Jennifer was born and raised in Los Angeles, CA and moved to the Big Island in 2011. In 2007 she received her BA in Illustration where she pursued a career in art and became a teacher and then a tattoo artist for 5 years. Currently, Jennifer is going into her senior year as a Physics and Math student at University of Hawaii at Hilo. After graduation, she wishes to pursue a masters in Astronomy. Jennifer has a strong interest in stellar and quantum physics, but also appreciates engineering and technology. She enjoys taking her 6- year-old son to science museums, surfing, swimming, hiking and martial arts.
Home Island: Big Island
Institution when accepted: University of Hawaii at Hilo
Akamai Project: Development and Analysis of a Temperature Sensor Network to Determine Sources of Image Degradation at the University of Hawaii 2.2-Meter Telescope
Project Site: Institute for Astronomy – Hilo, Hawai’i Island HI
Mentors: Mark Chun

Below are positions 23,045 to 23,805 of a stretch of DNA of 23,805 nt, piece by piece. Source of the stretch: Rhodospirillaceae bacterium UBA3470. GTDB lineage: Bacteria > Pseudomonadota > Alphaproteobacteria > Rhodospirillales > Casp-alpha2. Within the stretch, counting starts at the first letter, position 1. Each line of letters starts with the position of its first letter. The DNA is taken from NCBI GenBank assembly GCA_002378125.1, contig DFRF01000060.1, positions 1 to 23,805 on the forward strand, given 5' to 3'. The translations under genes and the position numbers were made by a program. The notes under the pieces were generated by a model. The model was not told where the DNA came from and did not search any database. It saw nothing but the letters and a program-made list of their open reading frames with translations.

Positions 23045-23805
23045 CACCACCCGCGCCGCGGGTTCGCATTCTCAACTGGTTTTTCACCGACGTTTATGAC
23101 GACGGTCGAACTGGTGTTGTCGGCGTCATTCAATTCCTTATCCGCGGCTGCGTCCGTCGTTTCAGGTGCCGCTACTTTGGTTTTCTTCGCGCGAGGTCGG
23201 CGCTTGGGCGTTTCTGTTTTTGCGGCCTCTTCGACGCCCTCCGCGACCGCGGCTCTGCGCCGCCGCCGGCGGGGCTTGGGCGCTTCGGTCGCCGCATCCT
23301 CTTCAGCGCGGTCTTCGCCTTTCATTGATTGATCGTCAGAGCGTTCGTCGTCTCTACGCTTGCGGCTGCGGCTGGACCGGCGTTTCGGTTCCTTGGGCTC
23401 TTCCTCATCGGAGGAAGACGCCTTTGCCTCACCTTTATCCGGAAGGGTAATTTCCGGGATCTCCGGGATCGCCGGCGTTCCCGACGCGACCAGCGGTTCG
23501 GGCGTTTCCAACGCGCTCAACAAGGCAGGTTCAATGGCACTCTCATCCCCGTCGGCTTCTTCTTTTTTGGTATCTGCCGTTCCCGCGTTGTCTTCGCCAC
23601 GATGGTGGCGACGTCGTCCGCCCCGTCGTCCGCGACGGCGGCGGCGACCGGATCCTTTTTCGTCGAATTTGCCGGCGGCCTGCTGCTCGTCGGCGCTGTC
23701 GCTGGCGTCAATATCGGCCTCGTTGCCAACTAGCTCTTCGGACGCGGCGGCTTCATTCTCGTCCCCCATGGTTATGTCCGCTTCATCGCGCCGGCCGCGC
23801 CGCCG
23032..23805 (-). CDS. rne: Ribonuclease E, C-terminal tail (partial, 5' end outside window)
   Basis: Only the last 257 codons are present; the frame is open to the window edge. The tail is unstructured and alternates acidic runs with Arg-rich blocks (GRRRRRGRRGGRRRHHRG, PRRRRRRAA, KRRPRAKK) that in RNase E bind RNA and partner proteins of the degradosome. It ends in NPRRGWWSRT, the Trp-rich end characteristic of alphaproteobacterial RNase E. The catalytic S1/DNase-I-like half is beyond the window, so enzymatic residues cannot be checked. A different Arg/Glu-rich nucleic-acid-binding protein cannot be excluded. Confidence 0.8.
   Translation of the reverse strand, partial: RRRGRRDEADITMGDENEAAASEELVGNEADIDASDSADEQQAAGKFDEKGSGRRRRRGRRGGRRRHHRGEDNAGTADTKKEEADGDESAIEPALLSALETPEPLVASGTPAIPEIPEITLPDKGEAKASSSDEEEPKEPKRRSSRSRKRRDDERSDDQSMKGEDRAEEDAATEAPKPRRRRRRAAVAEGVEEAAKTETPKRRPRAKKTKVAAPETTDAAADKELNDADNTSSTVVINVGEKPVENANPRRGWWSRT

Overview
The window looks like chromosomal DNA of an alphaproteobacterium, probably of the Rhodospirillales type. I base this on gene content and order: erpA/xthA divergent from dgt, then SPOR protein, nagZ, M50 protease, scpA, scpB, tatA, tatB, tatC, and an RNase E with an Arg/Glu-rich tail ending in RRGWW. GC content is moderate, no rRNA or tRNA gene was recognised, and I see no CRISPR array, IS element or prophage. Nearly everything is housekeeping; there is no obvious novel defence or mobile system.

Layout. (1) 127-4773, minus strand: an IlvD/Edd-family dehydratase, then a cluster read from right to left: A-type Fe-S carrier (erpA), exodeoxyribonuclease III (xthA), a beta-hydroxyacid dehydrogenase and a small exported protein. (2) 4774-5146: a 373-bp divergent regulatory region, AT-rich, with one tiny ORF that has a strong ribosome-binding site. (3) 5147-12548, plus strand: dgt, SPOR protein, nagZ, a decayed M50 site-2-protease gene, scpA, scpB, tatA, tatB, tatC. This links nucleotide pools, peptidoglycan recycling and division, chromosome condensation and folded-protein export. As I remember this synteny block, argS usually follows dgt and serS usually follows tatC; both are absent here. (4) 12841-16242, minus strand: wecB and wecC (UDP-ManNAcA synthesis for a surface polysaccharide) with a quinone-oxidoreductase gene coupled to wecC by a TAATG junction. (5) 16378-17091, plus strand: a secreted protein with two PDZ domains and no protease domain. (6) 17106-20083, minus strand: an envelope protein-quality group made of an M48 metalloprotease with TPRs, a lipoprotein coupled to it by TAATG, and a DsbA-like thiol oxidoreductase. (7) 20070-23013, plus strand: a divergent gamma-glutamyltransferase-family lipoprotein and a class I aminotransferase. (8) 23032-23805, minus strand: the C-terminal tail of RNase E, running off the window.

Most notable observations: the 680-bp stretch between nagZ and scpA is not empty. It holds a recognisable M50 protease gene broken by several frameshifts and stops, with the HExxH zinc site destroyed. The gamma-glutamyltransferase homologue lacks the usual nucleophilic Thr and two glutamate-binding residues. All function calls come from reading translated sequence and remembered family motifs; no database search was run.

The UH88 telescope is experiencing a problem with image degradation. In my project I analyzed sources of image degradation from within the telescope. I test the hypothesis that there is distortion happening due to the heat within the telescope and/or inside the facility. I did this by measuring and monitoring the temperatures of various locations with temperature sensors within the facility such as the primary mirror, dome air, and telescope structure. By recording a constant stream of data from temperature sensors located at the telescope, I was able to analyze the temperature of different locations under various conditions over different spans of time. I then developed a data logging system in Python to be able to collect, format and plot these data sets in a multitude of ways. After plotting different conditions and locations against each other and finding the hourly averages over a day, week, and month along with the standard deviations, I compared these plots to find certain correlations. I then estimated the temperature time constants, which are the intervals of time it takes to get from the initial to final ambient temperature, of locations within the tube and compared this to the data recorded. I am able to use this information to make future predictions about the amount of time it takes to cool the mirror and make suggestions on how astronomers can mitigate the amount of heat surrounding the mirror by modifying the current cooling system. The temperature data analysis at various locations and under different conditions is useful to astronomers so that they can try to lessen the blurriness caused by heat distortion. With this data logging system I hope to contribute to finding a solution to receiving higher quality images for astronomers at the UH 2.2 meter telescope, and to finding a way to have a more efficient chiller system and dome/mirror fans.